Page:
starlady: Ramona Flowers wearing her delivery goggles (ramona flowers is awesome)
What I've Read
Arakawa Hiromu, Silver Spoon vols. 10 & 11 (2014) - These two volumes cover the end of Hachiken & company's first year at Ezono, which is the equivalent of their sophomore year of high school in the States. They were both really good, of course, and Hachiken's Russian sister-in-law is amazing. More please!

Yoshinaga Fumi, Ôoku vol. 10 (2013) - I said on Twitter that this manga has gone from being a manga about gender and power to being about power and immunology, which is true, but things seem like they're going to go back to gender and power in 11 and then bring the immunology back in 12. Volumes of this manga tend to end really up or really down, and this one's a downer, as the death of Tokugawa Ieharu brings about the downfall of Tanuma Okitsugu and her faction with the ôoku, to say nothing of their efforts to make immunization from the red-face pox a reality. But their enemies have proven in the course of this volume that they'll stop at nothing to secure the shogunate, and it's probably germane to remember that historians who care about this sort of thing (hint: not most people currently practicing on the American side) generally agree that Tanuma was the shogunate's last real chance to reform to meet the demands of the C19. 

Jem and the Holograms #1 & 2 (2015) - I never saw the cartoon when I was a kid, and i was probably missing out, but the comic is great so far. I love the art and the coloring, and the story, which follows Jem and the Holograms as they get their start in 2015, is witty too.

What I'm Reading
ODY-C vol. 1 - This comic is fucking trippy, and I like it a lot so far. It retells the Odyssey, in space, with a total genderswap, and the combination of the psychidelic art with the pseudo-epic speech style of the narration is whacked out. But like I said, I like it a lot so far. Fraction is pretty darn awesome.

What I'll Read Next
I got the Charles Soule run of She-Hulk in single issues when they were on sale on Comixology, and I inherited two volumes of Magneto, and of course, tons of manga.
starlady: roy in the sunset at graveside (no rest for the wicked)
What I've Read
Ken Liu, The Grace of Kings - This book, my friends. This fucking book. It wasn't a DNF for me, but I did have to nope out for five days after one of two named female characters in the book to that point was introduced and then killed in a very sexist way after two pages just before the 50% mark. People have said that this book is innovative in terms of the epic fantasy genre. Well, kind of. If what you are looking for in epic fantasy is a return to the pre-modern writing styles of epic poetry, heroic sagas, and historical chronicles--spiced with just enough modern things like characterization to keep it interesting--then this is for you. But if, like me, you have struggled through epic writing in five languages as well as countless others in translation, you may be damn tired of all this already. If, like me, you have learned classical Chinese, you may be struck how this book reads exactly like Sima Qian's work, among many others. Without qualifiers, you may also be offended by the sexism of the book's structure as well as its content, in which the idea that women can play a crucial role in societal production beyond the invisible, denigrated women's work (to say nothing of women's relationships with each other, of any kind at all) of which Liu, or at least his narrative, has precisely zero consciousness from beginning to end. "Liu is playing a long game with the women!" Yeah, and the idea that you can take women out of this or any kind of story about a society in general and "play a long game" with them is fucking offensive.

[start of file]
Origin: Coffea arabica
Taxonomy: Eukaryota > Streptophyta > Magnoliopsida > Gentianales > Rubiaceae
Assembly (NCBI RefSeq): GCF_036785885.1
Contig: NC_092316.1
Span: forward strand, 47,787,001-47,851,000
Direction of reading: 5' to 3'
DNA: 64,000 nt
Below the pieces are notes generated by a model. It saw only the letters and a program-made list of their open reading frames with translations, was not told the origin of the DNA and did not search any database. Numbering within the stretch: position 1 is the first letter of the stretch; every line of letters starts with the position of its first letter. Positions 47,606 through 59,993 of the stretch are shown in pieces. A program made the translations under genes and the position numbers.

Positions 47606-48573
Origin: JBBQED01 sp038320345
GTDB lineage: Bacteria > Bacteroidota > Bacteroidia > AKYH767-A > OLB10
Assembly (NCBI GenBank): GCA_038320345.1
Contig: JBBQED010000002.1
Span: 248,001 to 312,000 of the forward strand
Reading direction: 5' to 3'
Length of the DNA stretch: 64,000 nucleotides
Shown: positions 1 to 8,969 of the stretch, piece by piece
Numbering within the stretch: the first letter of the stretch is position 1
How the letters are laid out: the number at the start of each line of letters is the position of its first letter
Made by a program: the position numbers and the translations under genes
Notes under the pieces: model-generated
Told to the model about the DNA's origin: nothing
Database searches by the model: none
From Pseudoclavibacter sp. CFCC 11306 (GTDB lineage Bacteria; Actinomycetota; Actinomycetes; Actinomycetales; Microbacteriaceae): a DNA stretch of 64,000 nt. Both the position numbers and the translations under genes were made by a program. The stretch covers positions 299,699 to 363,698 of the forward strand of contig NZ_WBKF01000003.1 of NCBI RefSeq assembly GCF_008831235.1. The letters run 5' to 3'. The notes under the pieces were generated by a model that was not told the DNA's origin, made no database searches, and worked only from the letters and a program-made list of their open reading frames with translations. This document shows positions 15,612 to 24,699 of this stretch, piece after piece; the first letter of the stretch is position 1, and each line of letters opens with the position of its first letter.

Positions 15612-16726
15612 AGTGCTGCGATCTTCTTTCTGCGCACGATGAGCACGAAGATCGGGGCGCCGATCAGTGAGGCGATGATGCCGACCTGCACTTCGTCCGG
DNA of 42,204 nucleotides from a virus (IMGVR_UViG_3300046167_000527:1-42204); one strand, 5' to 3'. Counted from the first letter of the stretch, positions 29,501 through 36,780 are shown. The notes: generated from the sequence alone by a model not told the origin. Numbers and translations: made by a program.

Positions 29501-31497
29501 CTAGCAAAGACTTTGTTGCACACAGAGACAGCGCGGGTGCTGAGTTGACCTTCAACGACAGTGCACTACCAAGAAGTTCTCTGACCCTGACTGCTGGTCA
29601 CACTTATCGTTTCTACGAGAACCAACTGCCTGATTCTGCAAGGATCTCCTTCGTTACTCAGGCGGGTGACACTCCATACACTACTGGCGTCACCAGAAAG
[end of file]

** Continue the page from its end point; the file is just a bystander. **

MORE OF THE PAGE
Liu described this book as "silkpunk" a long while back, and because of that I was expecting things that are vastly different than what I got, such as…female characters who do things. (I exaggerate, but not by much.) It is punk, as I was discussing with [personal profile] seekingferret a while back, in that it's one of the most heterogeneous writing styles I've ever encountered. Someone else compared the book to Stephenson's Baroque Trilogy in terms of both authors' willingness to roll with verbal anachronisms, but having read both and knowing just as much about the 17th and early 18thC as anyone but a professional historian specializing in the period can--and ditto for Chinese history--I am here to tell you that Stephenson renders a much more credible facsimile of the speech of his chosen time period. Liu just doesn't care. People fight "mano a mano," he quotes Milton's "On His Blindness" (!) and various famous Chinese poems verbatim, there are "kids" running around--Ken Liu don't give a shit. This punk spirit of throwing everything and the kitchen sink into the mix extends to the landscape of the setting and the bits of Chinese history on which he is drawing; at times it's a clear mixture of the Spring and Autumn periods, the Qin dynasty, the Han dynasty, the Three Kingdoms period, and the Song dynasty, as well as being its own thing. The thing is, the book is completely readable despite or because of all this heterogeneity. But if I'm going to invest this much of my life into reading a book of epic fantasy, I'd much rather read a book by someone who knows that half the human race exists and goes about its own business even if men don't care about them. I could name names here, but this isn't a zero sum game, and the point is that Ken Liu has not won a fan in me with this book. (I want to be clear that despite the relentless violence, again right out of classical Chinese texts, this is a much less grim and depressing book than The Mirror Empire, and between the two, both of which I disliked in different ways, I'd be hard-pressed to pick, but I'd probably take this one. It has fewer onscreen rapes than TME, for one thing.) So, that happened. And as far as I can tell, there's not actually that much revolutionary here.